Hotel on Road to Conserving Monteverde Little by Little

August 8, 2008

Poco a Poco is no ecolodge. Nor does it claim to be. Located directly off of the main paved road in Santa Elena in the Monteverde region is a cozy family- style hotel that, as its name implies, has little by little become more environmentally conscious. Calling itself “a nature-friendly hotel,” Poco a Poco offers the luxuries and comfort of similar hotels of its class while striving wholeheartedly towards a mission of sustainability.

The most charming aspects of Poco a Poco are found in its creative and impeccable attention to detail. It seems that at every turn, in every crevice and piece of furniture is some species of tropical creature, which gives the hotel an almost whimsical air. Most prominent is the turtle, the hotel’s symbol, carved in wood or stone. Presumably, like its mascot, the hotel has slowly and steadily converted more of its practices to those that tread more lightly on the earth.

Part of its mission is to share environmentally friendly practices with visitors. Signs encouraging guests to conserve energy, water and towels are found at every light switch, shower and faucet. All of the hotel hand and body soaps are biodegradable. Prominently placed receptacles collect glass, paper, and plastic for recycling. Moreover, Poco a Poco features something most hotels of its kind have yet to include – a compost bin for biodegradable waste like banana peels and leftover food.

The restaurant and bar display a collection of carved wooden art as a backdrop to delightful international cuisine and gracious staff. Diners can enjoy ornate and creatively presented dishes from delicately seasoned grilled corvina to a classic U.S.-style hamburger with fries. Delicious desserts, including flan and famous Monteverde ice cream, are served with designs of flowers drizzled in passion fruit sauce.

The hotel’s 32 cozy yellow rooms are equipped with TV, DVD and coffee maker. A soothing end to the bumpy road to Monteverde, the hotel features an outdoor covered pool and Jacuzzi heated by gas, which does not emit harmful chlorofluorocarbons.

A gray-water system feeds the small but lush landscape of tropical plants, labeled in Spanish and English. The short trail, benches and fountain on the way to the pool are wheelchair accessible. Other amenities include wireless Internet, international calls, laundry, massage, a safe box, a mini basketball court and on-site DVD rentals.

Poco a Poco’s dedication to service is unsurpassed. Reservations specialist Lilliana Araya goes out of her way to ensure guests make the most of their stay in Monteverde.

She helps visitors choose from the myriad attractions in Monteverde, including zipline canopy tours, hanging bridges, frog and snake exhibits, butterfly gardens, cheese factory tours and hiking in the nearby Monteverde and Santa Elena cloud forest reserves.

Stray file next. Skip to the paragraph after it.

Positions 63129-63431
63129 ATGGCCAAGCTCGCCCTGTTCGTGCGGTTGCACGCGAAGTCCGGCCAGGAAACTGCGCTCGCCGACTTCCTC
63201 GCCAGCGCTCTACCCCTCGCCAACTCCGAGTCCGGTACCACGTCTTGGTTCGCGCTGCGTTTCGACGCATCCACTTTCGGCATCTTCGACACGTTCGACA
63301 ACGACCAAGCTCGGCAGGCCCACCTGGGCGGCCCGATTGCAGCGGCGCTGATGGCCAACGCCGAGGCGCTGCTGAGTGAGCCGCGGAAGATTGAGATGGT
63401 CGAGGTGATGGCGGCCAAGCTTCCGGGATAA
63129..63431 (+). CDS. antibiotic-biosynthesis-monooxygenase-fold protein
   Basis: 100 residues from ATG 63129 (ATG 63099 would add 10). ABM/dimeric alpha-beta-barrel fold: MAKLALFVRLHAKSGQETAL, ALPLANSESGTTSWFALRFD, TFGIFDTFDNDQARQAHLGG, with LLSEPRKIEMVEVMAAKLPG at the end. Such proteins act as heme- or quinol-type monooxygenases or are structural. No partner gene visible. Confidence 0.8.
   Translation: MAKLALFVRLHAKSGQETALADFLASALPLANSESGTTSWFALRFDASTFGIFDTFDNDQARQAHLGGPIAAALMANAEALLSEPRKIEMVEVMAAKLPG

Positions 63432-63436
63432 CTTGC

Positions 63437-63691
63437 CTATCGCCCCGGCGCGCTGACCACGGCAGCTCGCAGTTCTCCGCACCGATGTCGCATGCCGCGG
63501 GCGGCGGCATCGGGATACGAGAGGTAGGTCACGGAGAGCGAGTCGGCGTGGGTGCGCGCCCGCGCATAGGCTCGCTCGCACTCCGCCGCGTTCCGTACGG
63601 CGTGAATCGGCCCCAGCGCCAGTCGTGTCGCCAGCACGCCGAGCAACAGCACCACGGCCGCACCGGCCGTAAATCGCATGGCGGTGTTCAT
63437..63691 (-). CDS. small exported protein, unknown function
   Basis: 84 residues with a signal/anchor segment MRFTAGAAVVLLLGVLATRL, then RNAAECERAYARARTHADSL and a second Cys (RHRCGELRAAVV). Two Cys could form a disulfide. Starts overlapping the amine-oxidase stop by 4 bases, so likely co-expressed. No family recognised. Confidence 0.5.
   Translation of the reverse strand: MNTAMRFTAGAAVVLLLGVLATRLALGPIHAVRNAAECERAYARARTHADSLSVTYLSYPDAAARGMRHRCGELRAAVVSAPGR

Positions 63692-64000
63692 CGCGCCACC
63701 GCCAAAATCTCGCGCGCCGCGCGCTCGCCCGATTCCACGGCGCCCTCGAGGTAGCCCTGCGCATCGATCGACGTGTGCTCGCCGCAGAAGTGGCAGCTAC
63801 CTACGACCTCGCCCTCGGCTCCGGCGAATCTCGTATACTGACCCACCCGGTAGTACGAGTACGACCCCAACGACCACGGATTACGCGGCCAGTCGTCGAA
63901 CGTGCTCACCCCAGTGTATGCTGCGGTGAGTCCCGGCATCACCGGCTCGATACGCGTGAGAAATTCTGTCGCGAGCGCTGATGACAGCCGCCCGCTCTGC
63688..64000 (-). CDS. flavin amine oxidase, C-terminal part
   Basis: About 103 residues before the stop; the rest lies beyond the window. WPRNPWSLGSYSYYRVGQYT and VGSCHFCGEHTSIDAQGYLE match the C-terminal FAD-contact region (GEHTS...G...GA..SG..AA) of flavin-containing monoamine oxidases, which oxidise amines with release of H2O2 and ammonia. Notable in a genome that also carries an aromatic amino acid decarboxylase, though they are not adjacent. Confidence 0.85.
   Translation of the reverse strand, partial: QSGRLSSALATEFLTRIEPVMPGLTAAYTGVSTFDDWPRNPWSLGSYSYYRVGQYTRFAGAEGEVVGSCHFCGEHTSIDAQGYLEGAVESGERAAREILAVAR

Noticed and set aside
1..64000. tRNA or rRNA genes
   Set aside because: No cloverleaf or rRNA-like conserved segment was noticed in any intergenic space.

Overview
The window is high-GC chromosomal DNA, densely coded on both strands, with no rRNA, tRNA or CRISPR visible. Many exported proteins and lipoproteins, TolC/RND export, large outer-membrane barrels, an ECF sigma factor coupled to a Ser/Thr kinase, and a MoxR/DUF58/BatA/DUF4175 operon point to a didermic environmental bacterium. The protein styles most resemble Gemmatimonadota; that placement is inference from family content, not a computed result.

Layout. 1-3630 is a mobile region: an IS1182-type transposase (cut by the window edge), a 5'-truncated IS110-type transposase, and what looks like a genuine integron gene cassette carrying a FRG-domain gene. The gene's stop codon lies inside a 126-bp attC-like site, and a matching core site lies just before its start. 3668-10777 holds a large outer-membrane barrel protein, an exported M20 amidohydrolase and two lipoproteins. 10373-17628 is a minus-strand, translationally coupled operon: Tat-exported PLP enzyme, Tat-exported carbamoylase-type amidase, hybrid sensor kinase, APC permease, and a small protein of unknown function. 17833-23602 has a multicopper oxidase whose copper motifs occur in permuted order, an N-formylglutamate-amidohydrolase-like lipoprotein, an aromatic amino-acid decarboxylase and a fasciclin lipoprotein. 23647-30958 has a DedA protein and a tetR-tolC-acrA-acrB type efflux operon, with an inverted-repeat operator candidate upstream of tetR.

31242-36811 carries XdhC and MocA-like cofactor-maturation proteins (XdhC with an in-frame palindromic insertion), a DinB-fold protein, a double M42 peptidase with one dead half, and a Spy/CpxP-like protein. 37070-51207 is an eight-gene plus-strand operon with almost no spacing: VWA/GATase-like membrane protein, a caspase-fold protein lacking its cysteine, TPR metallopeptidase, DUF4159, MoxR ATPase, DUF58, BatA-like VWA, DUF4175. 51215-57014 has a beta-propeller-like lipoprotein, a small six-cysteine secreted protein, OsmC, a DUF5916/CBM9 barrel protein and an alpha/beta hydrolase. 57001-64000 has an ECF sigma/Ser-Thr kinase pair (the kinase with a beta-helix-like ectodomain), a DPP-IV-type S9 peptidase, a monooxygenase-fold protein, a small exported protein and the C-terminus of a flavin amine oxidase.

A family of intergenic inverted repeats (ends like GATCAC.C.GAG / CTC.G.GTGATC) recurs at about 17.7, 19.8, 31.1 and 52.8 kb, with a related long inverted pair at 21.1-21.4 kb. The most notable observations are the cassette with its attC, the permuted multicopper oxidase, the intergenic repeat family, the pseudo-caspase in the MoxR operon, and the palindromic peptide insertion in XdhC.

Owner Diego Quesada, a graduate of the University of Costa Rica in ecotourism, brings together the priorities of comfort and service with environmental consciousness. Founded in 2001, Poco a Poco began a process of environmental initiatives two years ago. Manager Guido Montero said he expects certification by the Sustainable Tourism program of the Costa Rican Tourism Board (ICT) in November.

Poco a Poco is poised to accommodate the influx of upscale tourists that will surely accompany the proposed addition of six more kilometers of paved road to Monteverde next year. Yet the hotel shows that many steps can be taken to limit environmental degradation due to development.

Just across the street from Poco a Poco, construction is underway for a large, unsightly mall, Centro Comercial de Monteverde.

Flying in the face of the conservationist values and naturalist soul of Monteverde, the mall could prove to be a testament to consumer culture and destructive development – the very things ecotourists come to the region to get away from. Area environmentalists say the deforestation that the project created is already resulting in large amounts of erosion. Every rainstorm washes away topsoil and floods the street with thousands of gallons of polluted run-off.

Facing a climate of rapid change and unchecked development that could potentially ruin Monteverde, Poco a Poco sets an example for hotels of similar size and caliber, showing that even conventional hotels have the responsibility and capability to strive toward higher environmental standards and conservation.

Getting There, Rates, Info

Driving from San José, take the

Inter-American Highway north

and turn right just before the LagartoRiver bridge at Km 134. The last 35 km to Santa Elena is up a steep, unpaved but scenic road. Once you reach the paved road in Monteverde, take a right at the first intersection and drive three blocks past the Frog Pond. Follow the signs to Poco a Poco. It is the first hotel on the right.

By bus, Transmonteverde (2222-3854) departs San José from Ca. 12, Av. 9/11, at 6:30 a.m. and 2:30 p.m. (about five hours).

Rooms run $70 to $82 for a single, $80 to $92 for doubles and $90 to $102 for triples.

For information and reservations, visit www.hotelpocoapoco.com, call 2645-6000 or e-mail info@pocoapoco.com.

 

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